Lebanon: Assir’s ghost hangs over the scene of the Tayouneh bombing

Lebanese security forces cordon off the site of a car bomb at the army checkpoint in the Tayouneh area of Beirut. (Photo: Marwan Bou Haidar)
Published Wednesday, June 25, 2014
Salafi cleric Ahmed al-Assir’s fingerprints have reappeared and the link between the Abdullah Azzam Brigades and the fugitive sheikh’s group grows stronger day after day. Awaiting to determine the identity of the suicide bomber, investigators were able to identify the route used by the car in the bombing, its owner’s identity, and its possible targets.
Only a few hours after Monday’s suicide attack, Abdullah Azzam Brigades spokesman Sheikh Sirajuddin Zureiqat spoke to the media through an audio recording shared on Twitter. It is noteworthy that the car bombing in Chiyah coincided with the Abra events, which broke out on June 23 of last year.
This reinforces speculations that Assir was behind the operation or at least linked to its perpetrators. It is a reminder of the links uncovered by the investigation of previous bombings adopted by the Abdullah Azzam Brigades between them and Assir, in addition to the sheikh’s links to some suicide bombers. Zureiqat also used phrases preferred by Assir, such as referring to Hezbollah as “Iran’s party.” This steers the accusations in the direction of the al-Qaeda subsidiary and Assir’s groups equally and jointly.
Zureiqat, who, according to jihadi sources, is “in al-Zabadani mountainside,” reiterated the substance of his previous speeches in his latest statement, titled, “And in retribution you have life.” He called on “Sunnis to kill the soldiers and leaders of the Iranian party” and maintained that “[Hezbollah] is implicated in killing Sunni Muslims in most Syrian districts.” He added that “the party installs checkpoints in Lebanon and arrests people based on suspicion.”


“You, the Iranian party occupying Lebanon, the forces of Iran, will suffer our continuous blows as long as you remain in Syria,” he warned Hezbollah. “We will continue to fight you as long as our detainees remain in prison.” Zureiqat addressed Lebanese soldiers who are “people of the Sunnah,” and asked them to leave the army. “If you continue your work, you will lose your religion, community, and sect,” he said. Moving to Iraq, he hinted that its winds will reach Lebanon, saying that “the revolution of the clans in Iraq is not very far off.”
As for the investigation, military investigators have still been unable to identify the suicide bomber that struck Chiyah on Monday. However, surveillance cameras in some of the roads leading to the location helped plot the route taken by the car bomb.
Security sources informed Al-Akhbar that the car began its journey from a parking lot close to al-Rabie project in Ard Jalloul. There, to avoid Lebanese army checkpoints, it headed to the Qasqas-Barbir junction before taking a right towards the Tayouneh roundabout. Then it went north, with Horsh Beirut to its right, heading towards Chiyah.
The information indicated that the suicide bomber took the same route several times. He drove several meters against the direction of traffic outside Abu Assaf Cafe, stopping and turning off the engine for an unknown reason. The information, camera footage and witness testimonies confirm that he waited around seven minutes before setting off the explosion. He spoke to several people, claiming his car could not move because he broke the ignition key.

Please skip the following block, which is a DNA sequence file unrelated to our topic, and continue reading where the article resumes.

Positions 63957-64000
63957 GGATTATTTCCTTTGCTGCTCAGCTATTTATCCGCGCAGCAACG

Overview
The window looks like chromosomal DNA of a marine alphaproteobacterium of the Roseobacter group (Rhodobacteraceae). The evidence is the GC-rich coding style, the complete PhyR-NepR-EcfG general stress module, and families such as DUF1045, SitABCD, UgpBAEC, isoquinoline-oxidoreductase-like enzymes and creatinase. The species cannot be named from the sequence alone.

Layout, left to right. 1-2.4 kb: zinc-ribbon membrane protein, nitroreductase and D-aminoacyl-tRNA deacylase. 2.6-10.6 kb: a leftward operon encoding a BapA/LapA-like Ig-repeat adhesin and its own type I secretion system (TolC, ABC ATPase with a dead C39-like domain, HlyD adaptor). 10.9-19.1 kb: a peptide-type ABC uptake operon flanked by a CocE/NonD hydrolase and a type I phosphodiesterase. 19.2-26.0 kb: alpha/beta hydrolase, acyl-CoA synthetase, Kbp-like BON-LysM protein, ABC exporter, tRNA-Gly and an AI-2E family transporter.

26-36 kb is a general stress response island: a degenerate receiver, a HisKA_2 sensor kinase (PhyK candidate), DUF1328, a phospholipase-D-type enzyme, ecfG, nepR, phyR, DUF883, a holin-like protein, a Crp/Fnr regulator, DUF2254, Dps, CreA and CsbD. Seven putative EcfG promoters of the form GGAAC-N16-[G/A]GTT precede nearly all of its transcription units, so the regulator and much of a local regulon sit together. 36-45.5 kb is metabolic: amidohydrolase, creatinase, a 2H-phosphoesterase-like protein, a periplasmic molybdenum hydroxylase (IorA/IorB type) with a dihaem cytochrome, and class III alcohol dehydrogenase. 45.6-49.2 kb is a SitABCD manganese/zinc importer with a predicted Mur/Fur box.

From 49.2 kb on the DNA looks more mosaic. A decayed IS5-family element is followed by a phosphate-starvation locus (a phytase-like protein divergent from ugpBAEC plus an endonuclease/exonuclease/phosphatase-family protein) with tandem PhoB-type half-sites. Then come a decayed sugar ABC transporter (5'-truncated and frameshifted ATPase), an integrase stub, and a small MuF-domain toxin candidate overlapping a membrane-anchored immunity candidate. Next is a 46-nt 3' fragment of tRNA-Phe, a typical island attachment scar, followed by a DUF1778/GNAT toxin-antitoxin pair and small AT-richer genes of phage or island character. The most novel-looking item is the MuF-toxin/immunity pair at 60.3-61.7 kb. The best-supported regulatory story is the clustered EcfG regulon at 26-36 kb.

Investigators are considering two assumptions related to the bomber’s abrupt stop. The first is that he waited for more people to gather around the car from the crowd watching the World Cup match in the cafe. Due to the large number of cars parked outside the cafe, investigators believe it was likely that he was looking for a spot to park or for people to gather around his car since he had stopped in the middle of the road, blocking traffic. It is most likely that he triggered the explosion prematurely after an officer drew his weapon on the bomber. The second assumption relates to the likelihood that he was confused, due to being unfamiliar with the area or having carried out weak reconnaissance missions prior to the operation.
The bomb’s weight has been estimated at between 30 and 40 kilograms of explosives. However, the information indicated that around half of it did not go off, due to the rudimentary preparation of the car bomb.
The car had been sold by Nimr Chamoun to Zuheir Abdullah Soueid and Ali Hassan Dirani (a Syrian citizen) on May 9, 2014. The seller maintained that he received $3,800 and was expecting an additional $500, pending registration. However, the car and the buyer disappeared, although there is no record of complaint against the theft of a car with similar specifications.
In this context, the information maintains that investigations are underway to determine the identity of the buyer, whether he used fake papers, and if he was directly linked to the perpetrators or just a middleman.
In the same context, the Directorate of Guidance at the Army Command issued a statement declaring that “a suicide bomber, driving a white Mercedes 300, with license plates 324784J blew himself up at 10:40 pm the night before yesterday’s near an army checkpoint at the Tayouneh roundabout.”
In addition to the abounding rumors, whether concerning a warrant issued against al-Taqwa mosque imam Sheikh Salem al-Rafei or news about diffusing several car bombs, available information points to a raid by the army on an apartment in Zahrieh. Several individuals were arrested from a group that was under surveillance. According the same information, six people – three employees and three university students – were detained under suspicion of links to al-Nusra Front and the Islamic State of Iraq and Syria (ISIS).
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